Ultrasound thyroid screening targets patients on lithium

March 19, 2007

Ultrasound is more accurate than conventional screening for detecting goiter in patients on long-term lithium therapy, according to a recent study from Germany. Lithium therapy inhibits normal function of the thyroid, but clinical inspection and palpation missed goiter in some patients in whom it was detected with ultrasound.

Ultrasound is more accurate than conventional screening for detecting goiter in patients on long-term lithium therapy, according to a recent study from Germany. Lithium therapy inhibits normal function of the thyroid, but clinical inspection and palpation missed goiter in some patients in whom it was detected with ultrasound.

Dr. Michael Bauer and colleagues with the International Group for the Study of Lithium Treated Patients published the results of their study in the Journal of Affective Disorders in March. They recruited 96 consecutive patients from the Berlin Lithium Clinic. Some had been diagnosed with bipolar, major depressive, and schizoaffective diseases. As these patients often have trouble reliably taking their prescriptions, only those with adequate serum lithium levels documented continuously for at least six months were entered into the study.

As a control, exams for goiter were also performed on 96 subjects matching the gender and age of the lithium patients. Patients in both groups were at least 18 years old and residents of Berlin and surrounding areas.

Clinical inspection and palpation detected goiter in 24 of the lithium-treated patients, but ultrasound exams found 53 cases of goiter. This means that 54% of cases were overlooked by clinical inspection and palpation. In the control group, ultrasound detected 19 cases of goiter, while clinical inspection and palpation found 12 cases, so only 36% of cases were missed in this group.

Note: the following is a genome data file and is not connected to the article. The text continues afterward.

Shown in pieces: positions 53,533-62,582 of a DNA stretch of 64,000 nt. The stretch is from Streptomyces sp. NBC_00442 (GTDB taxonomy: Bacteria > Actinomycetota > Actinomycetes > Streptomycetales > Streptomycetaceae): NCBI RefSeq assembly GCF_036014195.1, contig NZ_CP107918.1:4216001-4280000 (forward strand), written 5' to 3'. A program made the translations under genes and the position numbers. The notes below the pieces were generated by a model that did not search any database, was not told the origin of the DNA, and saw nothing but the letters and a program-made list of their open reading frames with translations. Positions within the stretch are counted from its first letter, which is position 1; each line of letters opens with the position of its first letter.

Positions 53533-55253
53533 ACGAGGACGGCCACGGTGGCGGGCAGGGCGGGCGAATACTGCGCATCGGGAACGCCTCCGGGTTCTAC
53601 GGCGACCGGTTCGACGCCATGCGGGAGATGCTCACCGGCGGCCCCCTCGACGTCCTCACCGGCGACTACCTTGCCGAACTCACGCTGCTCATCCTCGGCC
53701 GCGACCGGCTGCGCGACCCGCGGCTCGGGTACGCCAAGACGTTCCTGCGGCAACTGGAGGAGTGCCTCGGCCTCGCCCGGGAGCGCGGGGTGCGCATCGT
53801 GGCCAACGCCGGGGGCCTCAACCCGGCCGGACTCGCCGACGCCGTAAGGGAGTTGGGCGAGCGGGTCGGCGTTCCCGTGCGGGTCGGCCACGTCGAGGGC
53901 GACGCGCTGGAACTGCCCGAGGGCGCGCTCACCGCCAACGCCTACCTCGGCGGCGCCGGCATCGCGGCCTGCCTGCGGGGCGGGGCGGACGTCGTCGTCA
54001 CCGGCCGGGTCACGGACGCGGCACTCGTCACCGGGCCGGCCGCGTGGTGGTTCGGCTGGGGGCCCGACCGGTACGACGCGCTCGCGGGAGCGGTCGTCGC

A subgroup of the 96 patients on long-term lithium treatment were already taking levothyroxine, a thyroid hormone prescribed to treat hypothyroidism and goiter. Yet goiter was detected in 37% of patients in this subgroup. All patients who were not taking levothyroxine had significantly higher thyroid-stimulating hormone basal levels than did normal controls - a warning sign of thyroid disease.

This study did not control for other factors that might affect the prevalence of goiter, such as dietary issues, smoking, or iodine intake, and the patients on lithium were also being treated with additional psychotropic medications. The researchers concluded, however, that all patients on long-term lithium treatment should be regularly screened using ultrasound, to improve the early detection of goiter. Their study pointed out that other methods for detecting goiter are not sufficient for patients taking lithium long-term.